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NINE/ƎИIИ 12. Nine After Nine

Note: this episode with Nine is the same scene as next post from Peter's perspective. Choose your side.

After locking the front door and turning out the light in the office, Nine headed downstairs and out the back. Holding her coat closed over her nightshirt, she made her way down the hill and into the graveyard. Checking her phone, she found two missed calls from Peter, one left while she had been inside the Thyme Tomb. After nine o’clock in the evening was an unexpected time to find Peter visiting the graveyard considering his restaurant remained understaffed.

Peter had come to visit the grave of his sister, Tara Gray. At the restaurant, Peter had been imagining his dead sister helping out, delivering wine and filling in behind the bar. Tara had supposedly been there for the team photograph. Of course, no one else had seen Peter’s sister. Records had pointed Peter to Thyme Funeral Home and the graveyard on the hill.

Nine said, “Tara has been in your head, Peter.”

Peter offered a polite smile and said, “Tara is as real to me as you are standing before me now.”

And the restaurant owner was right, wasn’t he? Peter didn’t strike her as a crazy person. He always seemed so calm and understanding. After all the reading about vampires, all she knew about the semi-secretive Itoril people, how could she deny that Peter saw his sister? Tara’s ghost may not be an actual spirit, but Tara could be something only Peter saw.

Reaching out, Peter pulled Nine into a hug. Warm and wonderful, Nine squeezed him as she imagined life without corpses, murders, and vampires. The simple life of working with Peter in the restaurant was a dream where the biggest concern was running out of booze.

“I’m glad you’re feeling better now,” said Peter. “You had me worried earlier.”

Releasing hold, Nine stepped back and shook her head. “I’m sorry I missed your calls. My phone’s battery had died.”

“Not that,” said Peter. He nodded up the hill at the funeral home. “In the mortuary,” he said.

Nine winced. She asked, “What about the mortuary?”

How much had Peter heard about the murder? As far as anyone knew the shooting took place in town, and her father had been arrested at the funeral home. No one needed to know she had sawed the head from that Itoril man.

Her stomach began twisting about, and she buried her face against Peter’s chest to hide her guilt. The hug worked its magic melting her sin away.

Together they walked quietly between a row of graves. His hand took hold of hers, and she squeezed his fingers feeling like a teen sneaking through the cemetery for a naughty night of passion.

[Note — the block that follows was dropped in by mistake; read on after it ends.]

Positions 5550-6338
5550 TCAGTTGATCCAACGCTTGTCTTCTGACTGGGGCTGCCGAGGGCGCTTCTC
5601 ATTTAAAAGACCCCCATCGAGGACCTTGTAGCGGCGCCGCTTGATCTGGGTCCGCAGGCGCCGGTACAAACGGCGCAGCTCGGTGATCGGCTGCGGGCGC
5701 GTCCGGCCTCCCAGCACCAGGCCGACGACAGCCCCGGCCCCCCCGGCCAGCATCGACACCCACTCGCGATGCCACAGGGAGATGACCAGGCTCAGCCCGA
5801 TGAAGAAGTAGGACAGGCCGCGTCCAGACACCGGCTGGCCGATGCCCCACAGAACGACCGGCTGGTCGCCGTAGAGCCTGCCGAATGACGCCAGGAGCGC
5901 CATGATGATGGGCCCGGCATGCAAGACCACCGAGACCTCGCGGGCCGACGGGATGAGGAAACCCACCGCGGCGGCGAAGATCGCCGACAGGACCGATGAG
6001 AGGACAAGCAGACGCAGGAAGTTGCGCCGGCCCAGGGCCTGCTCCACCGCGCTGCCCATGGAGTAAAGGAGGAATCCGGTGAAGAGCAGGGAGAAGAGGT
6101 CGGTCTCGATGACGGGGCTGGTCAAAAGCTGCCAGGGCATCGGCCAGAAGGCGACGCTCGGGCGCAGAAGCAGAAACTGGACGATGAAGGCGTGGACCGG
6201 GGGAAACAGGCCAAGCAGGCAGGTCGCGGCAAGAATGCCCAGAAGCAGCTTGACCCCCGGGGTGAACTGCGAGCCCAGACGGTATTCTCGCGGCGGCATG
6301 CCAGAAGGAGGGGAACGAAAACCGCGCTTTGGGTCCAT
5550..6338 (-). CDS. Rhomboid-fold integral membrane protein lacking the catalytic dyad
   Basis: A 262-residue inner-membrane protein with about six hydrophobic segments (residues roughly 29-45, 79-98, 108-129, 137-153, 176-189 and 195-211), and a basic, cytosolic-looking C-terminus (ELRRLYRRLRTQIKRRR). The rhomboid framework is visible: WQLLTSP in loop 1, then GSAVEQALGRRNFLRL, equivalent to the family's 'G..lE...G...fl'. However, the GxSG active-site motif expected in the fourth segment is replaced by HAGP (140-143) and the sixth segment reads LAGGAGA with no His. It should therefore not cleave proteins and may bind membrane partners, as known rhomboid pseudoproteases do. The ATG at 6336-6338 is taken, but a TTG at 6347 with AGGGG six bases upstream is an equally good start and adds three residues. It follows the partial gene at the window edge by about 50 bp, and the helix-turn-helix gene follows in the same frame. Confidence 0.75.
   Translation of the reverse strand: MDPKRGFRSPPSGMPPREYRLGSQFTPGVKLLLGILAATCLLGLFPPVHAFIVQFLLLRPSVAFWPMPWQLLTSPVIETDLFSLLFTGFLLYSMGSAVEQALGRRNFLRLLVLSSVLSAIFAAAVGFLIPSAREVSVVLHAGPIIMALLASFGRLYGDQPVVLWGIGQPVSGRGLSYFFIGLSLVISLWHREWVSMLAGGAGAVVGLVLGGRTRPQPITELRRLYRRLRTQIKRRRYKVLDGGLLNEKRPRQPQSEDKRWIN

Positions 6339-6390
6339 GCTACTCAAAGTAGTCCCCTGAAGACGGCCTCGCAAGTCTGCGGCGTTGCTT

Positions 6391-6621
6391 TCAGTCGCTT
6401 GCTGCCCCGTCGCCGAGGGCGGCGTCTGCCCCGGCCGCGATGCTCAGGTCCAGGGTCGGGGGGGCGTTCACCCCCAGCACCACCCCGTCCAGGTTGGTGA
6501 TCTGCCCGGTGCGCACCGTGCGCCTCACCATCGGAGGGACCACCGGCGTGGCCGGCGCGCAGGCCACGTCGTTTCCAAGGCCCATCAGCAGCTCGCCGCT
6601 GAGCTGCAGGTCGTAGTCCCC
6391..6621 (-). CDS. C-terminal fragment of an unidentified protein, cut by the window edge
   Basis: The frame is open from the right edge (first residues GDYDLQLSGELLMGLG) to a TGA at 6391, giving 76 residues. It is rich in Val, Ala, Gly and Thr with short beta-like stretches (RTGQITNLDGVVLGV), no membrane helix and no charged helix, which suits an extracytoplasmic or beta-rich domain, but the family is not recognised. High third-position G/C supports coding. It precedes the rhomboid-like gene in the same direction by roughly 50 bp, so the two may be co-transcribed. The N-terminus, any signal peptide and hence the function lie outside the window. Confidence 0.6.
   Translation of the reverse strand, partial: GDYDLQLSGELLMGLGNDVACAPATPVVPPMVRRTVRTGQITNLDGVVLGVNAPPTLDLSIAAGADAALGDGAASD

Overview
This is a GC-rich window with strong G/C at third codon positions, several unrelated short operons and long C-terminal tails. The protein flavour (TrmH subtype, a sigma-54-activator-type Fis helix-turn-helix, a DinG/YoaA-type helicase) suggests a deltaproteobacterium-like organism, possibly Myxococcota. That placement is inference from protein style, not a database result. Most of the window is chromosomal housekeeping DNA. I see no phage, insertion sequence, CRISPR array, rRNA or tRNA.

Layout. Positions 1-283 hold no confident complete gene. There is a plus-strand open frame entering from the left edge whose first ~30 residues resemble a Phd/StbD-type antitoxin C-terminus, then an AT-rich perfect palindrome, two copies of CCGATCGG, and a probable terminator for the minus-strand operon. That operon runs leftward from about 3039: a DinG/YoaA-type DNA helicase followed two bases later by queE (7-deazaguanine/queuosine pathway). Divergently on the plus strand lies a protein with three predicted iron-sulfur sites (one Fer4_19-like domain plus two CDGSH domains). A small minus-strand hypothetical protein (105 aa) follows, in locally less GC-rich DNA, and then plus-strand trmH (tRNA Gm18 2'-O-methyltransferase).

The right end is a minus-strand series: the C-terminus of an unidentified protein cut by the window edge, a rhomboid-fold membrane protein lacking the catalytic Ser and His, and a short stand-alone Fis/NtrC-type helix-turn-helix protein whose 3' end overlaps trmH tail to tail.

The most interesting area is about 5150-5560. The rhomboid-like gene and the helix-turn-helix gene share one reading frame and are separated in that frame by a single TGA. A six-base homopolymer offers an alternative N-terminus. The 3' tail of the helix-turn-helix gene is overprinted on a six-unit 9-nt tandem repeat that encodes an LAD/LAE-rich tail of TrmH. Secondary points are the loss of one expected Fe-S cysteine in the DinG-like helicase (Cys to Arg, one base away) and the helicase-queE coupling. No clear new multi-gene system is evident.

At the top of the hill nearing the family sepulcher, Peter stopped suddenly and released her hand. He gazed at something with intensity. Nine searched the rows of grave markers, the stone tomb, and the path leading back towards the woods. She found nothing, but whatever Peter had seen made him tremble.

“Do you know Steve Reynolds?” said Peter. He stared at the area between the path and the sepulcher.

“Peter,” said Nine, “is your sister with us?”

“He sent me your car, weapons, some blood and a serum,” said Peter.

He appeared calmer now, but he continued watching the same ghost or whatever he imagined there. It couldn’t be his sister, Tara, though. The car had come from someone else. Steve? No, a woman, Nine felt certain the car had belonged to a woman.

Nine asked, “Who are you speaking with, Peter?”

Peter glanced over and said, “Nine, Kandy is here.” Looking towards the sepulcher, he continued speaking to the invisible woman. “The serum is supposedly a cure for you and I.”

They had found the bag of clear goo within the coffin, and though it hadn’t quite appeared like venom, Nine held a growing suspicion the serum was based on Itoril venom. That it could be a cure for anything seemed crazy. A cure for reality, perhaps.

“Peter,” said Nine, firmly. “I think that stuff might be drugs and will give you hallucinations.”

“I’m sorry,” said Peter, addressing the other woman, “it was stolen.”

A bag of venom that big could solve her quota problem for the year.

“We need to get it back.”

Peter flashed Nine a peculiar look. His expression darkened, and he began glancing around as if searching for something. The invisible woman. Kandy had left him.